Industrial Source of Ethylene

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Identify the industrial source of ethylene from the cracking of some of the fractions from the refining of petroleum

  • Petroleum is made up of many different hydrocarbons, some of which are in far greater demand than others.
  • In order to obtain more of the hydrocarbons in greater demand (which are general small molecules), hydrocarbons in lesser demand are broken down through a process known as catalytic cracking.
  • Catalytic Cracking: The process in which high molecular weight (high boiling point) fractions from crude oil are broken into lower molecular weight (lower boiling point) substances in the presence of high temperatures and a catalyst.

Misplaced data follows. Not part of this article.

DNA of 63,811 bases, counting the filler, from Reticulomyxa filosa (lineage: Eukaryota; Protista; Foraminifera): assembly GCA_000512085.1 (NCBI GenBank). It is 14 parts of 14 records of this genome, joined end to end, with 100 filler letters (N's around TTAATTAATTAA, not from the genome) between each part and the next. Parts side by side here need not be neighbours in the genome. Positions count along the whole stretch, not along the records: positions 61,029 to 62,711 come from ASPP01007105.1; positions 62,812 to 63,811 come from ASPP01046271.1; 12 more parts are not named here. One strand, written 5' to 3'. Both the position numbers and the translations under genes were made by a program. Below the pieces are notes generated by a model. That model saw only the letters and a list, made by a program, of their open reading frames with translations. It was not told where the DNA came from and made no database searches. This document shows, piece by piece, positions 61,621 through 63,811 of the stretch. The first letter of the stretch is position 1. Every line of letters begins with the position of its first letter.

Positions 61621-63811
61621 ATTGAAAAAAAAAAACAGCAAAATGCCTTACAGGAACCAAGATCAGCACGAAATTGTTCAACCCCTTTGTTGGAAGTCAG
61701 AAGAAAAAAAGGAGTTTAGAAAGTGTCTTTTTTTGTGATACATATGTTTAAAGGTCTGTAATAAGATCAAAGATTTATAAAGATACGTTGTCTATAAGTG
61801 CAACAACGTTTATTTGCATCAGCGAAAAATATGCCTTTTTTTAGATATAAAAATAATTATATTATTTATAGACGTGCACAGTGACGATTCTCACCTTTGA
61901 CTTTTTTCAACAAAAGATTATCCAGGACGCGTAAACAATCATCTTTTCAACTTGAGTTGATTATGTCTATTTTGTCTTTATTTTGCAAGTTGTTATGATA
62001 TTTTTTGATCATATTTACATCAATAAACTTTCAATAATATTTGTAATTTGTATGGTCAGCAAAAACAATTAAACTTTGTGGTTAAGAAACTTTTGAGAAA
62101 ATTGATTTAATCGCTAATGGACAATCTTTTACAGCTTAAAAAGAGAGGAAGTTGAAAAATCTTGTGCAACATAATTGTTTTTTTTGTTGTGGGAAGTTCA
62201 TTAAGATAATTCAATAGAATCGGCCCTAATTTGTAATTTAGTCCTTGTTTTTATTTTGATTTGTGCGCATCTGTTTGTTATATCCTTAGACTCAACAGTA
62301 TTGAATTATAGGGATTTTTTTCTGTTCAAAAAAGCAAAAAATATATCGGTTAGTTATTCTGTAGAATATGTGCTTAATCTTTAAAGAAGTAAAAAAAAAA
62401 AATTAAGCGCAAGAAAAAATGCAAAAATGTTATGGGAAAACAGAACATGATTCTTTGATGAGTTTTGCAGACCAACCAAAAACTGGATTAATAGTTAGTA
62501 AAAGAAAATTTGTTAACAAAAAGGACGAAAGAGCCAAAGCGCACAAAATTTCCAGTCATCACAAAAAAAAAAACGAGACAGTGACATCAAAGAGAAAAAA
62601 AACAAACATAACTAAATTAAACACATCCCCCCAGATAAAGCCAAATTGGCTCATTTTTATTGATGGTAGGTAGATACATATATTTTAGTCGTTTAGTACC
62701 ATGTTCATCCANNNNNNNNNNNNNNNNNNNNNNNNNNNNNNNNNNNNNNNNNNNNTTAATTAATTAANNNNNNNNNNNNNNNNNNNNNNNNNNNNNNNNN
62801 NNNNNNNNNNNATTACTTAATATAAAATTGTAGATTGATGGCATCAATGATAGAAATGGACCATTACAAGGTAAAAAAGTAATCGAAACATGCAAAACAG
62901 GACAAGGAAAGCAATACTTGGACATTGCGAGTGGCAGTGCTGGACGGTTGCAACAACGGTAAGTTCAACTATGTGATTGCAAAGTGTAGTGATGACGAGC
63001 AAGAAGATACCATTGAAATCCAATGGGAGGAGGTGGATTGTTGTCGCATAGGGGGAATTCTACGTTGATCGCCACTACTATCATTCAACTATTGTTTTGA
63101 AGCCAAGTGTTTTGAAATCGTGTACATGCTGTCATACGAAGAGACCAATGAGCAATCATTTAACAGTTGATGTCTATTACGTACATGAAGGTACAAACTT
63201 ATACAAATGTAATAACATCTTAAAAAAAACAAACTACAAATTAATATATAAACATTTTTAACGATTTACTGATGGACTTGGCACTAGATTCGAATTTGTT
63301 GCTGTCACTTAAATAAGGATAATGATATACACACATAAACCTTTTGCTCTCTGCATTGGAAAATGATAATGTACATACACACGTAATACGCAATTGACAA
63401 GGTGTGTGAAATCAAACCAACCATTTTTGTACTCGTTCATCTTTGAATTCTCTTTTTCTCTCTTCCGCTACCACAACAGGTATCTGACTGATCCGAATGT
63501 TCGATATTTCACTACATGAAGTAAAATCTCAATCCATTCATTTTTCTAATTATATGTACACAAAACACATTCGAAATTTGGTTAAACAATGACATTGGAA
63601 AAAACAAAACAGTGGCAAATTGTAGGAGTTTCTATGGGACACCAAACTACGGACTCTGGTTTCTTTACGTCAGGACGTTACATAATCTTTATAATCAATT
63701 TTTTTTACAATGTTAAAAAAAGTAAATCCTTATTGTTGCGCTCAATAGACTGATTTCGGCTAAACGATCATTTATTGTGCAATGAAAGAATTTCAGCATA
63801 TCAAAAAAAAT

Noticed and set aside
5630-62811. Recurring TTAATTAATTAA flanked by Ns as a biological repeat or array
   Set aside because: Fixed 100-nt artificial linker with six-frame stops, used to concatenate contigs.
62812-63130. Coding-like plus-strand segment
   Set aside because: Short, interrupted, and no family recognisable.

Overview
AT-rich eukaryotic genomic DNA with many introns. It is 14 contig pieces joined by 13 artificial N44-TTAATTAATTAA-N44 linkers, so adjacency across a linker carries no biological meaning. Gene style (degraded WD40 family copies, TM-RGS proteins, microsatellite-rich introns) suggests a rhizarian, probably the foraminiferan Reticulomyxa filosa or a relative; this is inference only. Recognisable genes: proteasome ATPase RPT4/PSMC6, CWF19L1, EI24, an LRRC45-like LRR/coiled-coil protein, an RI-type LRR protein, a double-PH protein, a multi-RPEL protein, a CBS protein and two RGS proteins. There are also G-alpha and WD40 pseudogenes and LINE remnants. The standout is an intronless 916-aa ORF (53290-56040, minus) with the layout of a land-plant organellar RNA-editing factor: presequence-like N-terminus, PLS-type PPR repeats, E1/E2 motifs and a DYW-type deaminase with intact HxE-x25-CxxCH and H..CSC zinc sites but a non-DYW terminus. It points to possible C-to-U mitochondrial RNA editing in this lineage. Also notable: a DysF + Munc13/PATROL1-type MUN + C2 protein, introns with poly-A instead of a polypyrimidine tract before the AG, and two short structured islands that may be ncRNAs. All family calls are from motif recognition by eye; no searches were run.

• Zeolites: The inorganic compounds (aluminosilicates) used as catalysts for cracking alkanes.
  • In catalytic cracking:
    • Alkanes with 15 to 25 carbon atoms per molecule are broken into two smaller molecules, one an alkane and the other an alkene.
    • The alkene further splits into smaller alkenes until ethylene, propene, or a combination of both is formed.
  • Thus, ethylene is a major by-product of catalytic cracking.
  • Catalytic cracking is not sufficient to meet demands for ethylene, and therefore some fractions of petroleum are decomposed completely to produce ethylene through steam thermal cracking.
  • Steam Thermal Cracking: The process in which ethane gas or larger hydrocarbons are mixed with steam and passed through hot metal coils, producing ethylene.